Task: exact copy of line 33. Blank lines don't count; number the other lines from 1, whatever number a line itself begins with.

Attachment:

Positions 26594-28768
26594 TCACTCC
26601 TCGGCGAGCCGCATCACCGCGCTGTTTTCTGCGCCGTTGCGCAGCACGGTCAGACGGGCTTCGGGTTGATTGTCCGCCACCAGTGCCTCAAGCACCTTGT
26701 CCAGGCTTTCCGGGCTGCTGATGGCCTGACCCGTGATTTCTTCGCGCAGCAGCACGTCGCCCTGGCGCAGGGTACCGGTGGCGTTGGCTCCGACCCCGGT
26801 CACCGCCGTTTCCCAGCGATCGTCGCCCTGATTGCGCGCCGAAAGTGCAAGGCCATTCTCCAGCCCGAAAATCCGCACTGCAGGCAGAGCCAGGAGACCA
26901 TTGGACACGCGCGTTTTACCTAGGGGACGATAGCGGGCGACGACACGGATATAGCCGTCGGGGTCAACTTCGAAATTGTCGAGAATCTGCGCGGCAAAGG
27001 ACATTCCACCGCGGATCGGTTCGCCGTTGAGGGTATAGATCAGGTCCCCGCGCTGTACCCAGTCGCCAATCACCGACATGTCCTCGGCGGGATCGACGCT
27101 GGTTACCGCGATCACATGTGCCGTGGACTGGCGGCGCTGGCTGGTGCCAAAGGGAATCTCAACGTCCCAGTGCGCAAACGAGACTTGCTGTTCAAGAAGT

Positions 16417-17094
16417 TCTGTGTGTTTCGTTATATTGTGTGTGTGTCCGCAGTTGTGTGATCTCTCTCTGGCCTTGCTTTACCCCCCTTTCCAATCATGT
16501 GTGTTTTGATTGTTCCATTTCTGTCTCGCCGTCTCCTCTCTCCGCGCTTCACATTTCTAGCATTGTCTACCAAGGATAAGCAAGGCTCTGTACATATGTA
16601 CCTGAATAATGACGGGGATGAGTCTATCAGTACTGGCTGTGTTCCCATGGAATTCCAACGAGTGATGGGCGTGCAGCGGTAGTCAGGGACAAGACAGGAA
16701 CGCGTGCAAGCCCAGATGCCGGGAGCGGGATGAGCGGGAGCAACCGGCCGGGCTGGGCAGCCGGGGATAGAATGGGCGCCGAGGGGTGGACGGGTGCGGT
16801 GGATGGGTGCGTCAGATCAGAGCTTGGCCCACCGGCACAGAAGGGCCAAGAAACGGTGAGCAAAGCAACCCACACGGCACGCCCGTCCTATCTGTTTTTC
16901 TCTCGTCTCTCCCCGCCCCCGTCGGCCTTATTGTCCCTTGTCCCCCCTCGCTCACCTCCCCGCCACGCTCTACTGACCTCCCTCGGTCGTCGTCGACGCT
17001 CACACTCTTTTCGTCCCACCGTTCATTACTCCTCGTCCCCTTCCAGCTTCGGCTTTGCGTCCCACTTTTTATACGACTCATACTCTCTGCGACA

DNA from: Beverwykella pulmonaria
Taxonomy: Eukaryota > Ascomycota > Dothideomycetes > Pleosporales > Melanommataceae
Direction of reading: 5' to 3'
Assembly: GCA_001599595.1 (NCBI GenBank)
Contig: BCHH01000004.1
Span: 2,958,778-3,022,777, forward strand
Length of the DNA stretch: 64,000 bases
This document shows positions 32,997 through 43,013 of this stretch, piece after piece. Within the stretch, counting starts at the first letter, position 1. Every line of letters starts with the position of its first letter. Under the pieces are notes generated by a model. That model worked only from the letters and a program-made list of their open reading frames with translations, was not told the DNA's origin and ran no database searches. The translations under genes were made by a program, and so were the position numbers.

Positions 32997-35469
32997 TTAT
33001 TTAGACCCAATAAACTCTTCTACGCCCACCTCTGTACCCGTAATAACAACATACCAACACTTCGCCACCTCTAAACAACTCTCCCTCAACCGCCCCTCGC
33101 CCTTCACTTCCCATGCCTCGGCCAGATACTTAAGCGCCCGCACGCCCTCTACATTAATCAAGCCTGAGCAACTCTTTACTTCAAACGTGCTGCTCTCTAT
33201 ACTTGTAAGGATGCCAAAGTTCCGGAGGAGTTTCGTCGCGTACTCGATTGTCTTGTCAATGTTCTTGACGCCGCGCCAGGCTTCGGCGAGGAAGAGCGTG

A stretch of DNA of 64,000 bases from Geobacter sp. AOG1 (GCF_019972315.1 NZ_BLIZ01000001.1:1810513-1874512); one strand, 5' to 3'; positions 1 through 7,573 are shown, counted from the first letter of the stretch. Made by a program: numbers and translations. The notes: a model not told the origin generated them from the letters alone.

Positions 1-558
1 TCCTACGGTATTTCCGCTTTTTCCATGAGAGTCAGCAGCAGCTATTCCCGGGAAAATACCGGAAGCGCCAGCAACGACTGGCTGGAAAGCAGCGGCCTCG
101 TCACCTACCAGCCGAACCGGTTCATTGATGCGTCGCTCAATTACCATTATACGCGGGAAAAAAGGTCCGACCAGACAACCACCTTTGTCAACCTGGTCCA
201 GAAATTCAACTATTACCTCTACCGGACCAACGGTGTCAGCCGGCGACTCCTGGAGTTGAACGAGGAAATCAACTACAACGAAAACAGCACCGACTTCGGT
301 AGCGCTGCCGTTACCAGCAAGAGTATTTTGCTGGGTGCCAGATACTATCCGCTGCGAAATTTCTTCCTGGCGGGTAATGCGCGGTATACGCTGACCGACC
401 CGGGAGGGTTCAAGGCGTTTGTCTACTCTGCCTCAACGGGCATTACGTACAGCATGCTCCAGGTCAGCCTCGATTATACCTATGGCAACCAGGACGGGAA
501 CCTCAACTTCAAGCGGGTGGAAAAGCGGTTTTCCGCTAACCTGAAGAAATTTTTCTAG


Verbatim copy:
101 TCACCTACCAGCCGAACCGGTTCATTGATGCGTCGCTCAATTACCATTATACGCGGGAAAAAAGGTCCGACCAGACAACCACCTTTGTCAACCTGGTCCA